The UK competition commission has warned that a merger between United Health and EMIS for £1.2 billion could increase the cost of digital services for the NHS and hurt taxpayers’ wallets. According to a CMA probe, UnitedHealth may exclude rivals from the market, restrict access to the electronic health record system, and charge rivals exorbitant prices for contracts.
The CMA started a phase one inquiry on January 20. It investigated the potential effects of UnitedHealth’s acquisition of data management firm EMIS on the market for digital and data analytics services to the NHS.
The CMA concluded that the population health management and medications optimisation software markets in particular could experience a “significant reduction” in competition. The NHS’s budgets may be further strained as a result of the reduction because contract costs for “lower quality offerings” may rise.
A significant number of complaints regarding the merger were submitted during its examination, notably by NHS Digital, which has subsequently been integrated with NHS England.
Patients can book appointments, request repeat medications, examine their health information, and contact their general practitioner using the EMIS IT system. This system integrates with apps including the NHS App, Doctorlink, MyGP, and Patient Knows Best.
In the US, UnitedHealth Group is well-known for its medical insurance; in the UK, it does business as Optum. GPs in the NHS presently utilize the software that it provides to prescribe medications to their patients. The NHS also makes use of its data analytics and advisory services to enhance population health management, which is another name for providing healthcare and health services.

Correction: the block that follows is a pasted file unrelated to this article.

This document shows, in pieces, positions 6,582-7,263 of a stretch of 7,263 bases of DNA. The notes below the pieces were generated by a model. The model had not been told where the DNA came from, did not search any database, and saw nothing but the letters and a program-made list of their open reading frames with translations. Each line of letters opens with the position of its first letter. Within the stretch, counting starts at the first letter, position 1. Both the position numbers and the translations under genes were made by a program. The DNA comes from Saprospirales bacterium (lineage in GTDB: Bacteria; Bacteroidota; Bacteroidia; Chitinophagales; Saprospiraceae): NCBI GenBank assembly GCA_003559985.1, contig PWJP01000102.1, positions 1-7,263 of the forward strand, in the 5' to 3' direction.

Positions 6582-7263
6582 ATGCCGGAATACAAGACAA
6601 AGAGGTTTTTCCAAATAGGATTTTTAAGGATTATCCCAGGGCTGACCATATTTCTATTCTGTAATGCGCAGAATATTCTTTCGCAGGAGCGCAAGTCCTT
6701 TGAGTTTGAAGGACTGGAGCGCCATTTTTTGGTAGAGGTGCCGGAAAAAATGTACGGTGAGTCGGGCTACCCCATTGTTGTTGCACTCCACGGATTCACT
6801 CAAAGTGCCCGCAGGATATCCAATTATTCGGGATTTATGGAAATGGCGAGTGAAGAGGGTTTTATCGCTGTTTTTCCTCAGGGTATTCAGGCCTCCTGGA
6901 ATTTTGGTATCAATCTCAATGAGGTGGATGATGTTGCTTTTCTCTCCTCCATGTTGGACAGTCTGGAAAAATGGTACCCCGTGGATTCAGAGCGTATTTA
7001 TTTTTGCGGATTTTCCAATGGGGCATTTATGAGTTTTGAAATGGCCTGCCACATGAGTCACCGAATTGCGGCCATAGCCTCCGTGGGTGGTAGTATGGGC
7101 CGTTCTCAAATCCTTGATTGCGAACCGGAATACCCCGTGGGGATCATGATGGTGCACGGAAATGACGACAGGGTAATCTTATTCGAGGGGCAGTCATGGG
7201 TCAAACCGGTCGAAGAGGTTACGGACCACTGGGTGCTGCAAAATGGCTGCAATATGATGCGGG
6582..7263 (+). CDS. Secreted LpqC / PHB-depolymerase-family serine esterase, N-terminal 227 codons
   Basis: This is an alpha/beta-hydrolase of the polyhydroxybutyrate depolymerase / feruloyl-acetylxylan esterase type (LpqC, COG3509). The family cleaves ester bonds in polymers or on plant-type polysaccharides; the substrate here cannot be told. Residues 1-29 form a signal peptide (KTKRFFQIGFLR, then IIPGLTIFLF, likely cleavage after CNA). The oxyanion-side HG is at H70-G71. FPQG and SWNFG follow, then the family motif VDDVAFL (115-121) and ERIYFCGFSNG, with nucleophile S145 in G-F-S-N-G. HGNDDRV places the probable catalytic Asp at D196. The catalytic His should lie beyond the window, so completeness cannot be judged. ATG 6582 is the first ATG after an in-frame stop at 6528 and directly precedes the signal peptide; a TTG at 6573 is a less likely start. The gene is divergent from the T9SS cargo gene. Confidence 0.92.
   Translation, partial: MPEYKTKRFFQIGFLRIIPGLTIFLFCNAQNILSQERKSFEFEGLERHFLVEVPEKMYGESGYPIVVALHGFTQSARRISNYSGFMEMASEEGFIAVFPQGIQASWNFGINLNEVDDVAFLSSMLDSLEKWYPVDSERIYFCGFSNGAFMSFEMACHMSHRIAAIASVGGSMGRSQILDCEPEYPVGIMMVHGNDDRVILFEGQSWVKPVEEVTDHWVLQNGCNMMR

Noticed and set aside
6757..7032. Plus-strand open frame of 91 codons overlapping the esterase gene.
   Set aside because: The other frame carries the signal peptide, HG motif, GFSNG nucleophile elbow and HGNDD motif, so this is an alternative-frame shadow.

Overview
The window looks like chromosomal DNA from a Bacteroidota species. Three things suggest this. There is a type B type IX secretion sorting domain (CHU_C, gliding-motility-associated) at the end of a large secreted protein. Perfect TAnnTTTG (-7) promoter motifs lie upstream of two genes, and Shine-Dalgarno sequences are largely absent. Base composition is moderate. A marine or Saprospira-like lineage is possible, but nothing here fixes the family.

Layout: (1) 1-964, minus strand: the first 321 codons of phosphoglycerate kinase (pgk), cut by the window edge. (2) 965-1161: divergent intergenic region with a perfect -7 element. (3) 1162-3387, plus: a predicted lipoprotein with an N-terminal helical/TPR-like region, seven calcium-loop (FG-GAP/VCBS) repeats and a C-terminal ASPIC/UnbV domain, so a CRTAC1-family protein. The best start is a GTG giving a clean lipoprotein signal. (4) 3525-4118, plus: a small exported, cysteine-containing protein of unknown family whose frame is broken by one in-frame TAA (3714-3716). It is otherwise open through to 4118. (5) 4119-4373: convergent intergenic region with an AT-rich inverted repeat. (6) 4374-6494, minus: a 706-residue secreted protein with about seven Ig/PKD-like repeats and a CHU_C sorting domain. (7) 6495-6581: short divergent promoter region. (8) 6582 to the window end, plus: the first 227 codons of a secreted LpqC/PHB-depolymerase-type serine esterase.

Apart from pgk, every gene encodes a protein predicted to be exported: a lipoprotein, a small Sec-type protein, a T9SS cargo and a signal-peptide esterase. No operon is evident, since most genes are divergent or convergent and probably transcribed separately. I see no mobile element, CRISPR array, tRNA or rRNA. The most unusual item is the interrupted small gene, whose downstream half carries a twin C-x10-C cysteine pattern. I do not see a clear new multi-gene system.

While both businesses provide software to the NHS, there are worries that the combination may give Optum an advantage over rivals who rely on EMIS data or integration to operate. If the merger is approved, the regulator warns that their access to EMIS Online may be restricted.
According to the executive summary, the CMA determined that offering drug optimization software required connectivity with GP electronic patient record systems based on evidence from internal documents and outside sources. Medication optimization is the process of suggesting different prescription drugs to a doctor in order to improve effectiveness and lower cost. The CMA will take an additional five working days to decide whether the plan allays its worries or if phase two examination is necessary.
“We notice the news today by the CMA following the conclusion of their initial review of our proposed acquisition of EMIS plc,” an Optum UK spokeswoman stated. We anticipate working with the CMA to come to sufficient undertakings in lieu of reference to Phase II and gaining the approval required to effectively consummate our purchase of EMIS with the full backing of EMIS. On or around March 31, there should be another update.